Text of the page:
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How stress affects your weight loss results


Stress is an everyday reality for millions of people around the world. Are bodies are hardwired to reaction to signs of danger – a fight or flight response – that pumps adrenaline through our body and makes use of stored energy so you can bid a hasty retreat.


But in civilised society we’re no longer fending off animals of the wild, and our bodies’ response to stress is often disproportionate to the danger we’re in.


When adrenaline is released, cortisol follows, which tells our brain to pack on calories so we can replace the calories we’re supposed to have burned during the fight or flight stage. The net result? We look for pleasure, often in the form of sugar, which gives the brain a feel-good kick. Added to this, cortisol slows the production of testosterone, the hormone that burns fat and produces muscle.


Put them all together, and you’ve got a recipe for overeating.


So, what are some of the ways we can reduce stress for the good of our minds and the good of our bodies? Here are four proven tactics.


  1. Meditate


Meditation is thought to have originated in Hindu cultures around 1500 BC. Today, it’s gaining widespread popularity in the west for its ability to control and calm the mind. The idea is to quieten your thinking and concentrate on your breath, centering you in the “present”. Once you get good at it, you’ll be able to effectively distance yourself from your thoughts and observe them like an outsider, which eliminates the temptation to have a knee-jerk emotional reaction to events in your day (i.e., a reaction that causes adrenaline to pump). A 15-minute session first thing in the morning can set you on the right course for the rest of the day, so find a recording on Youtube and give it a try.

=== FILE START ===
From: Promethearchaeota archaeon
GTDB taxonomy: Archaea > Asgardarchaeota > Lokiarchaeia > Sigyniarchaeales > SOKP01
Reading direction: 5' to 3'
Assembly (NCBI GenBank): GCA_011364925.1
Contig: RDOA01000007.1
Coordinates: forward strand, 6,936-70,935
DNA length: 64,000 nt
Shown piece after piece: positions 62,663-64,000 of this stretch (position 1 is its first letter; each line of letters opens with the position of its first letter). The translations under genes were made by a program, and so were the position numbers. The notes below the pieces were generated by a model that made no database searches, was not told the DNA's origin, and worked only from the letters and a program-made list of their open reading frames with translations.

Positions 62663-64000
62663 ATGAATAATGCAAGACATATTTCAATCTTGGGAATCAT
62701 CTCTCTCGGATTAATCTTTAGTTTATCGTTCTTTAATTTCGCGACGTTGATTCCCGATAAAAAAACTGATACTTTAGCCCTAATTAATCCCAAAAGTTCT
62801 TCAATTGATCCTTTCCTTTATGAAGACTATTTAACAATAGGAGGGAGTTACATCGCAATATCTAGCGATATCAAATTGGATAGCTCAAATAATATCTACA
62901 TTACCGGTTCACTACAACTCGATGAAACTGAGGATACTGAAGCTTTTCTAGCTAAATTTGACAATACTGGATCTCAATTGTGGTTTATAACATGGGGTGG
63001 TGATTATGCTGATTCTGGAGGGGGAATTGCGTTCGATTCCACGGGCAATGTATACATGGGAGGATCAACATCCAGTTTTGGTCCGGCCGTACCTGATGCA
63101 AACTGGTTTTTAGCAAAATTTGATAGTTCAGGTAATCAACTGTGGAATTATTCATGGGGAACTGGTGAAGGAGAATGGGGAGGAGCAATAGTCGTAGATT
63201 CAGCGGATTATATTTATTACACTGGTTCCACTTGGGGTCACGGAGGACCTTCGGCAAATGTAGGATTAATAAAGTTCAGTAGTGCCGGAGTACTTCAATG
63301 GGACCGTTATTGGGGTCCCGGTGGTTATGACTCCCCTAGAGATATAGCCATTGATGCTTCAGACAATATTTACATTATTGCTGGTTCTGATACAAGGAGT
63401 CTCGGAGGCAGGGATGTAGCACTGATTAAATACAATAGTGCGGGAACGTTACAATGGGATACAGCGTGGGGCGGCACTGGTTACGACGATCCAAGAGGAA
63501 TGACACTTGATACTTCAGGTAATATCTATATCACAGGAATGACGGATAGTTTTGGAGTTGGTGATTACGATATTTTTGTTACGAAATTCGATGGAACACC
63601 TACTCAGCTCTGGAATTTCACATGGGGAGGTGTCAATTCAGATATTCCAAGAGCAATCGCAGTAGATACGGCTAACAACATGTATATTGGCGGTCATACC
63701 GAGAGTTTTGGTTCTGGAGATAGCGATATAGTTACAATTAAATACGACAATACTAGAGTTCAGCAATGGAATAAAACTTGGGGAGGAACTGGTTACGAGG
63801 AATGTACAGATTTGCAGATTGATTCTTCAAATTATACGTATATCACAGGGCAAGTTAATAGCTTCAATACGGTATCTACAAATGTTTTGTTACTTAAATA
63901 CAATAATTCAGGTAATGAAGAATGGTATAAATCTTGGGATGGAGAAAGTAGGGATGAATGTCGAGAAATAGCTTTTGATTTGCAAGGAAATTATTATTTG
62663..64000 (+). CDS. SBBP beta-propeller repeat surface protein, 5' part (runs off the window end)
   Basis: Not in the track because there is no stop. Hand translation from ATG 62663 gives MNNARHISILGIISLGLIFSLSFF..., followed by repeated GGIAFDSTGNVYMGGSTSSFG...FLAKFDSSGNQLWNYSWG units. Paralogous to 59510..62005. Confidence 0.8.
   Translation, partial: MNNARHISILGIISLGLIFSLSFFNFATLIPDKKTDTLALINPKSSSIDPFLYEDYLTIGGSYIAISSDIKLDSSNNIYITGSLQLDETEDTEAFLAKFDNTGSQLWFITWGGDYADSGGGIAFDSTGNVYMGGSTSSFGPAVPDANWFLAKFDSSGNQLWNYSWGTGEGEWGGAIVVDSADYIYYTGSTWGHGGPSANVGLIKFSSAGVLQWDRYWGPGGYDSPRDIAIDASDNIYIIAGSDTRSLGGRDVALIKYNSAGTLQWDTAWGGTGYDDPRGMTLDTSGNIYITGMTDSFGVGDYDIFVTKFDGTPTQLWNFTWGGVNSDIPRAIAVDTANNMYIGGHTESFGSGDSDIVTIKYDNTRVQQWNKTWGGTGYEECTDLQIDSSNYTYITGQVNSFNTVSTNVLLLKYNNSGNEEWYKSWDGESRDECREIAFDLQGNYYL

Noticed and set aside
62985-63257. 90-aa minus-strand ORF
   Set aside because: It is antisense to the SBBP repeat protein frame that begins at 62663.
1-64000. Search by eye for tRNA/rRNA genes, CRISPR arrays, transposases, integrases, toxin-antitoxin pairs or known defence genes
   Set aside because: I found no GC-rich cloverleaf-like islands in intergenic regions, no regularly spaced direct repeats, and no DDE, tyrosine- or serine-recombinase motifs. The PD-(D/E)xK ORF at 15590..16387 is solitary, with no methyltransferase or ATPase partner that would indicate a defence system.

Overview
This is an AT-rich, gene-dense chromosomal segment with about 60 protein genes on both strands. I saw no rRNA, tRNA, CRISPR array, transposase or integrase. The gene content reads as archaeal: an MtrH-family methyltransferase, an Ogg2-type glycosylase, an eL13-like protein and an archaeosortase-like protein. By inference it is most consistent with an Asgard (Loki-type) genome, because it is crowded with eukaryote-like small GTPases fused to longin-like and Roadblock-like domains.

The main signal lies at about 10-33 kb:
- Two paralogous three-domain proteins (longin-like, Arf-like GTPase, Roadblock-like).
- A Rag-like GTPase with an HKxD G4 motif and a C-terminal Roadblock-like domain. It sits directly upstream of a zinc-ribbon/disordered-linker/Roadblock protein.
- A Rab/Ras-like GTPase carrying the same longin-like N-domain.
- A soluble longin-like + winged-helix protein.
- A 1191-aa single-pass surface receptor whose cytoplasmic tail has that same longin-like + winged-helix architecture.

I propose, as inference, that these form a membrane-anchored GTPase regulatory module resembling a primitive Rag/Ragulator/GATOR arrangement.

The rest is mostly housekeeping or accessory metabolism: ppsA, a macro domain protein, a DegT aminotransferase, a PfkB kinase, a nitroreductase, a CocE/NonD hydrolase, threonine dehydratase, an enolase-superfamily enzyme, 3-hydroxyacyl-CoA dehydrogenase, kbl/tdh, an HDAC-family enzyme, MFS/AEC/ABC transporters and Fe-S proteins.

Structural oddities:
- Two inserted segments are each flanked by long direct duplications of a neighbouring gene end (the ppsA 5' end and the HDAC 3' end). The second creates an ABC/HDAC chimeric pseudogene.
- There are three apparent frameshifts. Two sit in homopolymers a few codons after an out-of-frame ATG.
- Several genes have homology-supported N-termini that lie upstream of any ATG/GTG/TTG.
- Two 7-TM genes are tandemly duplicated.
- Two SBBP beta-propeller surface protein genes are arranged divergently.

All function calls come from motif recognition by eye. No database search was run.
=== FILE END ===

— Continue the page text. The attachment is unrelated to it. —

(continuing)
1. Sleep


Stress wreaks havoc on your body, and sleep is the best cure of all. Aim for at least 7 hours of sleep a night, and try to get 9. A lack of sleep can not only raise the levels of cortisol in your body, but ramps up your appetite as well.


  1. Minimize caffeine


Caffeine is particularly good at revving up your body’s engine, but when you’re predisposed to anxiousness, that’ll only give you the jitters further. Cut your caffeine intake to one cup a day if you can help it, and get by on decaf if you’re craving its taste. It’s also a good idea to eliminate those servings of sugar from your morning cup of Joe.


  1. Exercise


The benefits of exercise on the body are well documented, but the mental gains are just as important too. 30 minutes of exercise a day can not only lower stress in the here and now, but improve body and image confidence in the long run, helping you feel more at ease in your own skin.


author: Zone Fitness